The Secret of the Treasure Keepers by A.M. Howell (Usborne, 2022)
There is no law of history any more than of a kaleidoscope.
- John Ruskin
It is no secret that I am a huge fan of A.M. Howell's books, so to be able to celebrate the publication of her fourth book in three years is a joyous thing indeed. With this new novel, The Secret of the Treasure Seekers, we are whisked away to the eerie East Anglian fenland on a hunt for missing treasure. Howell here creates a mystery not only from the 'present' day of 1948 but also explores the allure of archaeology, that study which provides us with endless questions about (as Ruskin might say) that 'lawless' story of the past.
There are so many delightful details in Treasure Seekers, as well as an exciting plot - as we have come to expect from Howell - twisting and turning until a final denouement that is at once satisfying and not a little unexpected. But the one thing that has really struck me while reading her latest novel is the author's very real sense of place and her ability to transpose both subject and atmosphere between books as though we are looking at different facets of British history through a kind of shifting lens. It is now clear that Howell is building up a body of work that, like a kaleidoscope, views seemingly disparate fragments of our past in endless and similarly 'lawless' patterns.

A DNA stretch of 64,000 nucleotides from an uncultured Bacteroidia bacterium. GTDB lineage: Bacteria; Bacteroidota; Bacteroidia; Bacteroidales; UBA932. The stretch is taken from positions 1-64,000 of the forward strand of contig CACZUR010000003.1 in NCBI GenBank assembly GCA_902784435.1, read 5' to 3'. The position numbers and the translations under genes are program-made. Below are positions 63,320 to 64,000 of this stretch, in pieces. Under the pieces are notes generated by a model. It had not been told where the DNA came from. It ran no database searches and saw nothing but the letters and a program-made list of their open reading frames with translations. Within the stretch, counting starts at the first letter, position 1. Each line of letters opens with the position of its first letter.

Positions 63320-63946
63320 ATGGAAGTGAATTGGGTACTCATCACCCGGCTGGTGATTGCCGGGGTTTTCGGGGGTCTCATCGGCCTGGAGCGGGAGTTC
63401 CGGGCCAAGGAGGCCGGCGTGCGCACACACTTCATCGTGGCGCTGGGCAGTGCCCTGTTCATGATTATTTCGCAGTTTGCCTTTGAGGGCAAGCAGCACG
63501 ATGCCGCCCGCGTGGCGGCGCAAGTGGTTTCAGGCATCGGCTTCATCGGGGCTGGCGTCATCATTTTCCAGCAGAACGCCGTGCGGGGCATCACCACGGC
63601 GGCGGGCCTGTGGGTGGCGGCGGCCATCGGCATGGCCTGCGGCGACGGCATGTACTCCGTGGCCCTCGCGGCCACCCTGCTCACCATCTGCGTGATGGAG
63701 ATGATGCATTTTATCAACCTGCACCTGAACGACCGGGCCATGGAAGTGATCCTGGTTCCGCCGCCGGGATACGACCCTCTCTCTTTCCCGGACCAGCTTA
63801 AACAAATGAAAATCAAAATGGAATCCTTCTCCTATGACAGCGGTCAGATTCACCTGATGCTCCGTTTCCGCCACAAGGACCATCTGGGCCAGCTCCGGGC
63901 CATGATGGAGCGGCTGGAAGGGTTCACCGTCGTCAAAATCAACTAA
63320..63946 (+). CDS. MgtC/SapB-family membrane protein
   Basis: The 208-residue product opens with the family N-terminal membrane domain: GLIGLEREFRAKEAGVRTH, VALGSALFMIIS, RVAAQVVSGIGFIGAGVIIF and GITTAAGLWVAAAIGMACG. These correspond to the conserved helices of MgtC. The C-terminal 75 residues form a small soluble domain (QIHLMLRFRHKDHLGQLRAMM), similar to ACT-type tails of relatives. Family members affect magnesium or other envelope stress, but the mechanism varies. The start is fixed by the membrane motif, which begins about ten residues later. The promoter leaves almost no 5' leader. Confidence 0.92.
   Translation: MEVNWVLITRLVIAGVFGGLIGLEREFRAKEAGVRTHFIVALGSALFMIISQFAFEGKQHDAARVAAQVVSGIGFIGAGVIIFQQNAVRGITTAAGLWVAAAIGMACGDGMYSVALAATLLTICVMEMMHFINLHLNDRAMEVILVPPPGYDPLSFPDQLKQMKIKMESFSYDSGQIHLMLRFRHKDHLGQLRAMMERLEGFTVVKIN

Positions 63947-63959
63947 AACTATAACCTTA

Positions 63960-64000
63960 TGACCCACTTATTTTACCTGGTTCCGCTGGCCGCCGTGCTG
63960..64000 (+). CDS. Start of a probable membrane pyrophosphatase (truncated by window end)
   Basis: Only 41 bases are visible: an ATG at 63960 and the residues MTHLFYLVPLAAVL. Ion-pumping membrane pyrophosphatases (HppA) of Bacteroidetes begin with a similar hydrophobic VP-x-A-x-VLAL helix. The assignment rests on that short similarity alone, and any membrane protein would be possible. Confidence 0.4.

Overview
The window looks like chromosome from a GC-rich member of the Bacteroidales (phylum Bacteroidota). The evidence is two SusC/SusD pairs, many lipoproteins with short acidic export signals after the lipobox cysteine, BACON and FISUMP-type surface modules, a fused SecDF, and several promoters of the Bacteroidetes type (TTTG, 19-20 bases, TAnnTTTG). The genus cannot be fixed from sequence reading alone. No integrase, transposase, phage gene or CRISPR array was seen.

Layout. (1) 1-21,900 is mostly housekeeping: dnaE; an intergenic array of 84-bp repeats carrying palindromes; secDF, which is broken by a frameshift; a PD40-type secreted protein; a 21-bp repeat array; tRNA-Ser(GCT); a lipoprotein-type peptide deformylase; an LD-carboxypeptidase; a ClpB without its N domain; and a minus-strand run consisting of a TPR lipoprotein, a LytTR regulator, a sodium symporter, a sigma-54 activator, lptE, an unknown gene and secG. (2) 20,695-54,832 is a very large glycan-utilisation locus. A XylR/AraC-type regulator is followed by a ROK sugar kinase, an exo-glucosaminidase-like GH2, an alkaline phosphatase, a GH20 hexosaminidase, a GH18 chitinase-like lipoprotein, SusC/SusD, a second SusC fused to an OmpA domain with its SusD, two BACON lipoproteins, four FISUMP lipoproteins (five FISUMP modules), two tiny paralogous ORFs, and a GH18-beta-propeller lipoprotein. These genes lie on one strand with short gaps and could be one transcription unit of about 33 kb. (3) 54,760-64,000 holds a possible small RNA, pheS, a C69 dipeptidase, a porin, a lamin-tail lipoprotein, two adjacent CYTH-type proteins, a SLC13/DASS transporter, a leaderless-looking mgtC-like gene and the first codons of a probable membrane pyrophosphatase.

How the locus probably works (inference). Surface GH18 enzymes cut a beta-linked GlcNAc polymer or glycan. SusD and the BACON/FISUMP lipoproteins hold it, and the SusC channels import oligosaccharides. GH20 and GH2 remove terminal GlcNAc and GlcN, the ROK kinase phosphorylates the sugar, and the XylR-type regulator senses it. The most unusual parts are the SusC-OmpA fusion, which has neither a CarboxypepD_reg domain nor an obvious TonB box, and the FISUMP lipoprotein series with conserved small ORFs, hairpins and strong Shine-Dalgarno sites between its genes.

I marvel at Howell's skill at conjuring up these very different worlds-in-miniature; every time I read one of her books (and I have read Garden five times now!), I am enchanted so effortlessly that I find myself swept into these stories in an almost physical way. We put our eyes to the viewfinder and move from the manor-house grace of The Garden of Lost Secrets to the cultured Cambridge cityscape in The House of One Hundred Clocks, then to the elegant but brooding and oppressive atmosphere of The Mystery of the Night Watchers. But if Garden is all neat lawns and clipped hedges bathed in an autumnal, Edwardian glow, with one smooth turn of the kaleidoscope Howell now paints us a world of - at times - startling harshness in Treasure Seekers. The smell and texture of the earth, freshly churned up, with accompanying cries of hungry rooks and gulls; the increasingly bitter weather and 'razor-thin' air; the musty chill of old barns, haylofts and raid-shelters; all of these things bring to life a very different rural world of post-war Britain.
Certainly in Treasure Keepers, I looked up on more than one occasion surprised that I was not in actual fact standing ankle-deep in soft, yielding mud, in the middle of a stark fenland field, holding a newly unearthed fragment of ancient history and wondering - wondering - about how it came to be there, buried under my feet, all the time. That sort of writing - the rare sort that has the overwhelming power to transport us from now to then and back again - is what helps young (and old!) readers to begin to make sense of those shattered stories of history. Like those bright kaleidoscopic shards of coloured glass, it will dazzle and delight in equal measure and make literary (and perhaps, even, real-life) archaeologists of us all.
A Little Reading Companion
While you are reading 'The Secret of the Treasure Seekers' yourself and especially with children, you might like to connect with the book on a personal level by thinking about these prompts. In thinking about the following questions, one for each chapter, I hope you enjoy the book as much as I did.